A life-line for Balaclava


Monday, March 24, 2014    

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SANTA CRUZ, St Elizabeth — For most of the last century, Balaclava in north east St Elizabeth — close to the three-cornered meeting point of Manchester and Trelawny — was a thriving, bustling town.

All that changed in the 1990s with the collapse of Jamaica's passenger railway service.

All of a sudden, Balaclava which - for as long as anyone could remember — had been a vital cog in the rail link from Kingston to Montego Bay, found itself short of economic and social relevance.

Finding ways to boost educational, entrepreneurial and job opportunities for young people in particular is a constant challenge for local leaders such as Gareth Irvin, pastor of the Balaclava Baptist Church and politicians, not least Member of Parliament for North East St Elizabeth Raymond Pryce (PNP).

It was against that backdrop that Irvin approached the Lime Foundation seeking assistance to set up a facility with Internet access that would serve as a community study/homework, research and communications centre.

The Errol Miller-led Lime Foundation responded by equipping a small building adjacent to the Baptist church with 10 computers, high speed internet and Wi-Fi convenience at a cost of $1.2 million.

According to Miller, the facility dubbed 'The Link' is the 10th to be set up in "under served" communities.

"In the main cities and towns people have fair access to the internet but somewhere like in Balaclava it's hard to find and you have students and schools here just like everywhere else," Miller said.

"When we can afford to and we find communities off the beaten track then we make sure we go in and help," he added.

Speakers at a recent ribbon-cutting function all pointed to the value of the centre for neighbouring schools such as Balaclava high, primary and basic schools. But Miller also emphasised the value of the Internet for adults in their daily occupations, even in remote Balaclava.

"If you are farming you can get the prices of products just by going on the 'net..." he pointed out.

Pryce, who observed that schools in his constituency will benefit from the government's planned 'tablets in school project', mused that the Lime model rolled out at the baptist church, could be followed elsewhere including the small Balaclava Library.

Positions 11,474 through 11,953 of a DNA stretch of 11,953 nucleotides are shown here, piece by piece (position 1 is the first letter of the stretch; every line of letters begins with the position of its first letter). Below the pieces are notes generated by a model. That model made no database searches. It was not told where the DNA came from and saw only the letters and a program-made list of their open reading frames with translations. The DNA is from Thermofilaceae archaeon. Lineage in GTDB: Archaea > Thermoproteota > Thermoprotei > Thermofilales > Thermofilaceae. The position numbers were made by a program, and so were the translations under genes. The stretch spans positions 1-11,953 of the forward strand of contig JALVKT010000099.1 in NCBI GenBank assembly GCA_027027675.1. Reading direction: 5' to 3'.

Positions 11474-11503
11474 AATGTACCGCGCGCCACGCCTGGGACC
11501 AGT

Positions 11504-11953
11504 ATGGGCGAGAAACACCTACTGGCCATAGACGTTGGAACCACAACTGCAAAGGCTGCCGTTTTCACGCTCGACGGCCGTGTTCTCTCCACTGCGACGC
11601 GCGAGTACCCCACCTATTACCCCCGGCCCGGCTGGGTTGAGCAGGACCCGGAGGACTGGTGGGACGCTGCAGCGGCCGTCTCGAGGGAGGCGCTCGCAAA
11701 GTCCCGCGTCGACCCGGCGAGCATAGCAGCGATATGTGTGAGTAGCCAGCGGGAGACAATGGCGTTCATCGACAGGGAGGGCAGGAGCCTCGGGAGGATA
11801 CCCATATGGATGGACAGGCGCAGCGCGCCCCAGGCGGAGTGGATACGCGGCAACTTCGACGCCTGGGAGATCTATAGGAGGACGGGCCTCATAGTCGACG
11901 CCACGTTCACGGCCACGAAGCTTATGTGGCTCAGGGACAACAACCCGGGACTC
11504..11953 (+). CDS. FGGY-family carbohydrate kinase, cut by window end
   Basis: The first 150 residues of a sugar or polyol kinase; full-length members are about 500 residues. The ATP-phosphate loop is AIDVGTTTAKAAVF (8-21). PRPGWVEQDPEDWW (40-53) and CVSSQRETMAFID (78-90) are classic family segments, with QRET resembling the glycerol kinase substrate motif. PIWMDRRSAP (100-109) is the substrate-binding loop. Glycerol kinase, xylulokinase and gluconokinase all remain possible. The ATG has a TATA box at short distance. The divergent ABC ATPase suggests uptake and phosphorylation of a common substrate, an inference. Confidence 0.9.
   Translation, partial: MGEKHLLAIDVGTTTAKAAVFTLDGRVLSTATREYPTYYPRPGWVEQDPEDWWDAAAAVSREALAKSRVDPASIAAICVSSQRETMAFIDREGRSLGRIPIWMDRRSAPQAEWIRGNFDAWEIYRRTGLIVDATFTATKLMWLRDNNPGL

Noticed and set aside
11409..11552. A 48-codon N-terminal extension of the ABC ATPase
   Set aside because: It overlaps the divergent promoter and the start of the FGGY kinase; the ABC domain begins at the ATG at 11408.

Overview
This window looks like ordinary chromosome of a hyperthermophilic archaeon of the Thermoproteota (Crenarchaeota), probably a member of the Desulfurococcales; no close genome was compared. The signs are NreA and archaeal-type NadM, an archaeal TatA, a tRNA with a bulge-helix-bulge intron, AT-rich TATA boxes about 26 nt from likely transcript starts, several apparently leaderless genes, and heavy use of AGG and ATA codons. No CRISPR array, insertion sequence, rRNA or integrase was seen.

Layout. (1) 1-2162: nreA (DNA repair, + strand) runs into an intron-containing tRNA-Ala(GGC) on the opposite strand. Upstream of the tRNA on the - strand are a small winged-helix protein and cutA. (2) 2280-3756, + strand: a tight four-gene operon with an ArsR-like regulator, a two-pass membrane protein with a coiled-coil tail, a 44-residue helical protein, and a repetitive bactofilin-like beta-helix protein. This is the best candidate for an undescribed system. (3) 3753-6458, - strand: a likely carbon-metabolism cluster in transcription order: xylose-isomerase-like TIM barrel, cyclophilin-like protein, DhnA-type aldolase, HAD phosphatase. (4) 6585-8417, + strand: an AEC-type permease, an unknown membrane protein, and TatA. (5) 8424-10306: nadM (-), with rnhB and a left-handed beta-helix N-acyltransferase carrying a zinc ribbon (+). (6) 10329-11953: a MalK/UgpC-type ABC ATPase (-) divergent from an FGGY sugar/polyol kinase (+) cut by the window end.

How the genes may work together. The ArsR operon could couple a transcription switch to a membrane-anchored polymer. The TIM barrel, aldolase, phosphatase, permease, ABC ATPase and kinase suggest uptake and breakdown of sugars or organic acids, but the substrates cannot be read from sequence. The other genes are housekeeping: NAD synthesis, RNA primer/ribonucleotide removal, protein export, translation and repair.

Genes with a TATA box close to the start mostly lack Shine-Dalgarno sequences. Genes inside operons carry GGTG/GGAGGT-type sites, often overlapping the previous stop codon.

"One of the things we are going to do is to ask them (community stakeholders) to come and look at how The Link was done," Pryce said.

He emphasised that the move to Internet and computer technology was inescapable.

"One tablet which weighs 20, ounces if so much, is able to hold far more than anything (traditional school books) hold," he said.

Nichol Jackson, principal of Balaclava Primary said the Internet facility will be of invaluable use to her students.

"This is first and foremost a way of bringing the rest of the world to them (children) at their finger tips," she told the Jamaica Observer Central.

"There is no doubt that it is going to enhance their learning not just by giving them exposure and experience, but also giving them the ability to research, to learn new things," she said.

"It's a homework centre, which is very good since many parents are having challenges in helping with homework. So here we have children getting reinforcement of what they learn in school, exposure to the wider world... they are becoming global Jamaicans...," Jackson said.

The centre will be managed by the Baptist church's education committee and Irvin stressed that any cost to users will be very minimal.

"If there is a charge it will be a small cost, just in terms of upkeep or printing or something like that," he said.

The youthful pastor also says there could be room for expansion.

"We have 10 computers right now, so we are hoping to see what the future brings. We would expand if the need is there because we are here to serve the community, so we look to see what the future holds," he said.

The need for young people to find jobs means there is now an alarming brain drain, Irvin told Observer Central.

"It's an ageing community ..." said Irvin. "Just over the last six months I have seen the migration of about five of our youth from this church all due to job opportunities outside of the area, more so in Montego Bay," he said.

Shanna-Gay Ellis, a 17-year-old graduate of Maggotty High who says she is on the job market described the The Link as "an amazing thing for Balaclva ... and it's available for everyone."

Father Darren Evens of St Matthews Anglican Church in Santa Cruz, who led prayer at the start of the function hailed the initiative as being in sync with Christian ministry. "Education is very important and Jesus was a great educator. I like the link between the church and the community," he said.





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